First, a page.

A few of my thornless blackberry plants have some immature fruits, with some just starting to show some color. I started out with 5 of these plants in containers, but a few canes sprang up in the surrounding soil (at least 4 as of today), so I’m guessing I’ll  have at least some blackberry bragging rights before the season is through!  Between that and my raspberry plants, my berry needs have been more than met!

Apple Tree Branch Cutting Is Alive!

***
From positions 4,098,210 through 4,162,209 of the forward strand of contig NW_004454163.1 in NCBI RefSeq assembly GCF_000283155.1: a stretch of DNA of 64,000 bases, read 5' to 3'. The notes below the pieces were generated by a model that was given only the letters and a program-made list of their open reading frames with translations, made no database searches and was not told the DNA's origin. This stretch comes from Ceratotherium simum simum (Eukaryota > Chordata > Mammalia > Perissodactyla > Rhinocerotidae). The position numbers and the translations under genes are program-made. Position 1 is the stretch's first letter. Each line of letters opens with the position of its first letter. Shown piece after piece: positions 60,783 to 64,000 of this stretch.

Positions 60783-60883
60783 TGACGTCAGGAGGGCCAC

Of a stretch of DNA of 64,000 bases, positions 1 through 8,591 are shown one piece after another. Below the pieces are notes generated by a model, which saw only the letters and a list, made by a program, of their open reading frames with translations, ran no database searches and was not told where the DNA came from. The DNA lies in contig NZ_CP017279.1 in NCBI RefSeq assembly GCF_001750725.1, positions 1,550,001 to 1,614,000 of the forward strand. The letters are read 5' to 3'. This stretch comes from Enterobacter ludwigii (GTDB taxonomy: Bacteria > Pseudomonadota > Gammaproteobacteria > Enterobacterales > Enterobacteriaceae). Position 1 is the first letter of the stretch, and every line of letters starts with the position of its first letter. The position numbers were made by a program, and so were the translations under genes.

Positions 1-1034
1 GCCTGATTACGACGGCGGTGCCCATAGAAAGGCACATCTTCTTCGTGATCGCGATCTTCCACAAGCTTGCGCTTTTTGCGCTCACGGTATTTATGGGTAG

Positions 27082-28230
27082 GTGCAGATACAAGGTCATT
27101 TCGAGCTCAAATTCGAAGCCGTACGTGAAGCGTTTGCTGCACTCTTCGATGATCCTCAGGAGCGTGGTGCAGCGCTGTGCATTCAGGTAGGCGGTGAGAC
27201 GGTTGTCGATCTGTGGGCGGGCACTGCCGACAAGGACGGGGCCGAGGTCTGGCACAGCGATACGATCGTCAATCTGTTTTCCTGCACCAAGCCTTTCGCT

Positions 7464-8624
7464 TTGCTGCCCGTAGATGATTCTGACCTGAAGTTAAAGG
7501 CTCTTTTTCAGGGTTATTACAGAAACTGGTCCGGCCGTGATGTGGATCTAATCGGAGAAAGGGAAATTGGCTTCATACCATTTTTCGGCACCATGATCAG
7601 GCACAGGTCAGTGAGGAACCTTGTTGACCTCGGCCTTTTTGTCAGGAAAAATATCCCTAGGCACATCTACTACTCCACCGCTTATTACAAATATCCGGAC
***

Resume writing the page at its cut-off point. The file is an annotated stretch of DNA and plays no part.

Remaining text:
Several weeks ago, I was trimming apple tree branches that crisscrossed other branches and branches that seemed not in keeping with the tree’s overall form set forth by the larger, older branches. I saved 2 of these cuttings with the thought that they were long and sturdy enough to serve as stakes for a surrounding tomato plant whose vines needed some support. I simply placed these 2 apple tree cuttings into the nearby large soil-filled container and watered that container (which is already occupied by a raspberry plant – many players here!) as usual each week. As it turns out, one of these branches has now sprouted new green leaves – it’s alive! I hadn’t planned on the cuttings serving as anything else but a support for a tomato plant – and a good way to repurpose a tree cutting. Without any extraordinary effort at all (just soil and water), I may have (we’ll see how it goes in the future) inadvertently propagated at least 1-2 apple tree saplings that may one day fruit. Wow! It’s from my 3-in-1 apple tree, so I am not sure which apple(s) might come from these 2 cuttings, but I’d simply be happy if they fruited at all. But now I’ve got to think about how and where to accommodate this and possibly the other branch should both successfully develop into apple tree saplings in their own right. I have a bit of time to come up with a plan. A lot of exciting activity is going on in my food garden right now!